There are two racecourses near Naas. Punchestown Racecourse is just to the south east of the town, in the parish of Eadestown, and Naas Racecourse is about 1 km from the town centre.[6] The annual Punchestown Race Festival is a major event for a whole week in April. The Oxegen music festival is also held at Punchestown in the second weekend of July.

Naas has one of the largest scouting groups in Ireland, with 2 Beaver nights, 3 cub nights, 3 Scout nights, a very large Venture group and a rover group.[citation needed]

Economy[edit]

Local industrial enterprises include Kerry Group,[7] Intel,[citation needed] Xilinx,[citation needed] Hewlett Packard.[citation needed] Other economic activities include local government, Aldi's national headquarters, and indigenous manufacturers such as Green Isle Foods, Dawn Farm Foods, Readymix, Dennison Trailers, Omos Street Furniture, Amvic Ireland, Pasta Concepts, Phamapac, QK Meats, Redlen, Simply Soups, Taravale Foods, Granning Axles.Volvo Irish Commercials have a truck dealership in the town.[citation needed] The town also includes law offices, hotels and a livestock mart. Naas is also home to the most expensive boutique in Ireland the Emporium Kalu in the centre of the town.[citation needed] Naas boasts the largest Tesco Extra hypermarket in Ireland located on the Monread Road in the northside of the town. The Tesco Extra site will be further developed into a shopping centre with 18 more retail units including Costa Coffee, Argos and Boots stores planned for summer 2011.[citation needed]A Tesco Metro store is located on the Blessington Road. A second Aldi store is located on Monread Rd near Tesco Extra.

Recently[when?] a lot of proposed stores and retail have been announced for Naas such as, Superquinn will be moving onto the Limerick Road along with plans for an Eight-Screen Cinema and leisure centre. A new Penney's (Primark) superstore will be located on the old Superquinn site in the town centre. Under construction is the new Naas Shopping Mall at Corbans Avenue which has seen work postponed due to the economic downturn and lack of funding.[citation needed] Naas is considered[by whom?] now to be the largest Retail Centre in County Kildare, largely as a result of its critical mass of bulky goods floorspace located in Large Modern Retail Parks in the Town's suburbs.[8]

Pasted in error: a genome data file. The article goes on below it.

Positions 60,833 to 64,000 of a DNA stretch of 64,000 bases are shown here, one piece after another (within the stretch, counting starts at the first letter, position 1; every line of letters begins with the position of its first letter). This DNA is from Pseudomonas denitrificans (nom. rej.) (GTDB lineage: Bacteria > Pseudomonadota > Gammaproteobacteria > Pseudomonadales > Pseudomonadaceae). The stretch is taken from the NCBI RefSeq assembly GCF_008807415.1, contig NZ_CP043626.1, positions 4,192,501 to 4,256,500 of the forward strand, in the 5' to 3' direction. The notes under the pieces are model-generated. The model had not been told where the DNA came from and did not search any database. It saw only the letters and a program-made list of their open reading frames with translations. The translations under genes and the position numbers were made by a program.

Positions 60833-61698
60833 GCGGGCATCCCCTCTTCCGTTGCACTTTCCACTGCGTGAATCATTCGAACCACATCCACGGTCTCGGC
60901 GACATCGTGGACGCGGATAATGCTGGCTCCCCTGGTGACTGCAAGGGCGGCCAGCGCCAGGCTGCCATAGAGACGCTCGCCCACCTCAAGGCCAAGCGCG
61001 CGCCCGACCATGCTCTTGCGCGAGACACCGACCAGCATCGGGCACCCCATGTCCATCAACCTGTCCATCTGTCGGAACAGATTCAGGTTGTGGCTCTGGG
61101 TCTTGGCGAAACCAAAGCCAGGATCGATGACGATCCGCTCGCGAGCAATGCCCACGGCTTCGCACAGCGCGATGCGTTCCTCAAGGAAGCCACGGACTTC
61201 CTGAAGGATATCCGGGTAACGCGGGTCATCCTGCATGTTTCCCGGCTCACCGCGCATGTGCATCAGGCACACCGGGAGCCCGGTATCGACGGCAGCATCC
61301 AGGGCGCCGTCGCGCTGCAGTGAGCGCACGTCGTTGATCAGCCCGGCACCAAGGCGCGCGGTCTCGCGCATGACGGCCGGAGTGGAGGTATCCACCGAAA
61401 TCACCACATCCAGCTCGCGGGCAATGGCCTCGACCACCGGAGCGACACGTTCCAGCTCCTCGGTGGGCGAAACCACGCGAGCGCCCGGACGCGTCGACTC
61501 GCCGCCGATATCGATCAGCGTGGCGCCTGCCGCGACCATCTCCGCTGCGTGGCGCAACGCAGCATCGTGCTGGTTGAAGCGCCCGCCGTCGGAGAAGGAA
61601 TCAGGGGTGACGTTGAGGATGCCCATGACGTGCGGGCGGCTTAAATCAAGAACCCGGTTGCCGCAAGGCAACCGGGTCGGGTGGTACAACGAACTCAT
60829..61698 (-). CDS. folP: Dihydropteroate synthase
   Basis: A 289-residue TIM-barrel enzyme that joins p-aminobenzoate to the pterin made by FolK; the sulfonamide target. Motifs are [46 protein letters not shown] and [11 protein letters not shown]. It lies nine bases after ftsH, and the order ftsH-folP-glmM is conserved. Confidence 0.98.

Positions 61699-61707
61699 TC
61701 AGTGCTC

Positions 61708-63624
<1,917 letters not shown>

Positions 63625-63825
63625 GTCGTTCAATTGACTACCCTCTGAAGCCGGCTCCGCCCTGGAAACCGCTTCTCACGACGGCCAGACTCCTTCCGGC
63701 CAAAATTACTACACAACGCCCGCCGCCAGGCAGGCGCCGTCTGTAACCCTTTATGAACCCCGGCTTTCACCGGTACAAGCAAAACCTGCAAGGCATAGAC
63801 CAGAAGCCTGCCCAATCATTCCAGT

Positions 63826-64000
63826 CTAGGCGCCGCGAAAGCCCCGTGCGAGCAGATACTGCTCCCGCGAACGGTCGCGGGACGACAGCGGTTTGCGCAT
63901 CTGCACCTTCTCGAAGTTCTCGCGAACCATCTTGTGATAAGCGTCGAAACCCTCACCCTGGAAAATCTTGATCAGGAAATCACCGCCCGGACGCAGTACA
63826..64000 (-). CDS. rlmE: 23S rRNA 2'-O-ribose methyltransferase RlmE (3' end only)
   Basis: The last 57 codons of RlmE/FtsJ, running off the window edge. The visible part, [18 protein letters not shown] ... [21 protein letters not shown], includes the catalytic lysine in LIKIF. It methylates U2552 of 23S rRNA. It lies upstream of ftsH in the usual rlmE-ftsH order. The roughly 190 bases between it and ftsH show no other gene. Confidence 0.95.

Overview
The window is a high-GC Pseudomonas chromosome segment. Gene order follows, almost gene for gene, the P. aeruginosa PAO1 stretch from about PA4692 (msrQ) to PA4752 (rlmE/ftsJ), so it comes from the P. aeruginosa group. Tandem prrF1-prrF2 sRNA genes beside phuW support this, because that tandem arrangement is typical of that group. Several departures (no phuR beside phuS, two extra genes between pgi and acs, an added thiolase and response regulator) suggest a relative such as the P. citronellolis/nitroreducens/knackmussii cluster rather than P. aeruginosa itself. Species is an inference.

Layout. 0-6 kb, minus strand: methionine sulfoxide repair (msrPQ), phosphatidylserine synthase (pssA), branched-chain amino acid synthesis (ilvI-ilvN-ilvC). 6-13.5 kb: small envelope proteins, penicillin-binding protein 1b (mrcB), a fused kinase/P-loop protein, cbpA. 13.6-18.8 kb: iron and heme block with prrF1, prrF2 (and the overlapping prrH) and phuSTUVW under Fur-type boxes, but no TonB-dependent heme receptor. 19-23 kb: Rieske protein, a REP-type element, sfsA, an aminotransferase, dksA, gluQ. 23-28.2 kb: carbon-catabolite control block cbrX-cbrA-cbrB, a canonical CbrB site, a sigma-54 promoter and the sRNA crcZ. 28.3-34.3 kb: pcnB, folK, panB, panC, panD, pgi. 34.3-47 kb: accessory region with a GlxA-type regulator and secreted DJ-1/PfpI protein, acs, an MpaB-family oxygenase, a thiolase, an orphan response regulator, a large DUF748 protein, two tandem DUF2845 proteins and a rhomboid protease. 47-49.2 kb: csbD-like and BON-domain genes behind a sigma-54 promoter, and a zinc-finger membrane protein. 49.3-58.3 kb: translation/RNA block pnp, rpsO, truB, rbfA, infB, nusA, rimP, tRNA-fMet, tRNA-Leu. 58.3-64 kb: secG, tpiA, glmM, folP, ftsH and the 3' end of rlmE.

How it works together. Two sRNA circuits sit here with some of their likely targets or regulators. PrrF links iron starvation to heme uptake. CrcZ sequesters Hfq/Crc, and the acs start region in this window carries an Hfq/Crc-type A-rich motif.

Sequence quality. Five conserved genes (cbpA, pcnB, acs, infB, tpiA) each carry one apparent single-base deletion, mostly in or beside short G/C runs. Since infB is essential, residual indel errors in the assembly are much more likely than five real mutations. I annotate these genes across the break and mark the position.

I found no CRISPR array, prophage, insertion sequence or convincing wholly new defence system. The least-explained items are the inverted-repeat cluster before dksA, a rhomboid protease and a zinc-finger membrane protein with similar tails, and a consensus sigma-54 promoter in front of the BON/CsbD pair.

The town of Naas is surrounded by commercial parks with stores such as Harvey Norman, Smyths Toy's, Clery's, PC World, Halfords and Heatons. The largest commercial park is located near the Newhall Interchange. A major business park is under construction at Osberstown.[9]

On 9 October 2012, the largest creation of jobs in the history of the Naas area was announced. Kerry Group is to set up a €100 million, 28-acre campus on Millennium Blvd at Millennium Park in the NW of the town. Construction started in August 2013 and hundreds of jobs are to be created during construction and when completed.[citation needed]

Transport[edit]

Naas railway station opened on 22 June 1855, closed for passenger traffic on 27 January 1947 and for goods traffic on 10 March 1947, and finally closed altogether on 1 April 1959.[10] The railway station at Sallins is now used by many residents of Naas and the surrounding area for the daily commute to Dublin, with frequent trains throughout the day and travel times less than 30 minutes to Dublin city centre.

Naas is connected to other main towns and cities by bus services. The main carriers are Bus Éireann and JJ Kavanagh and Sons.[11][clarification needed][12]

The N7 Naas Road, which connects Naas to Dublin, was upgraded in 2006 with a six-lane carriageway with grade-separated interchanges. Plans have been laid out to construct a large interchange at the Osberstown-Millenium Park as part of the M7 upgrade.[13] An orbital ring road is also being built; several phases have already been opened.[14]

Roads[edit]

Education[edit]

Naas has three secondary schools, St. Mary's, a girls convent school, the Christian Brothers School, for boys, and Pipers Hill College (formerly St. Patrick's Community College), a mixed school.[citation needed] A gaelscoil and the Irish Vocational Education Association (IVEA) headquarters are also located in the Piper's Hill campus. It also has primary schools, including the Convent of Mercy, a girl's school,[15] a school for boys, Scoil Bhride, a mixed school and Ballycane, another mixed school teaching classes from Junior Infants to 2nd class and St. David's, a mixed school.[citation needed]

Naas has a large public library which is located in the canal harbour area.[16]

Mayoral remarks[edit]

Mayor Darren Scully resigned from office on 22 November 2011 over remarks he made.[17] He had made remarks on a national radio station, 4fm, and then repeated them the local radio station, Kfm, that due to the aggression he had allegedly received "in every single case I've had" that he would no longer represent black Africans.[17] The comments provoked accusations of racism, which he denied.[18][19]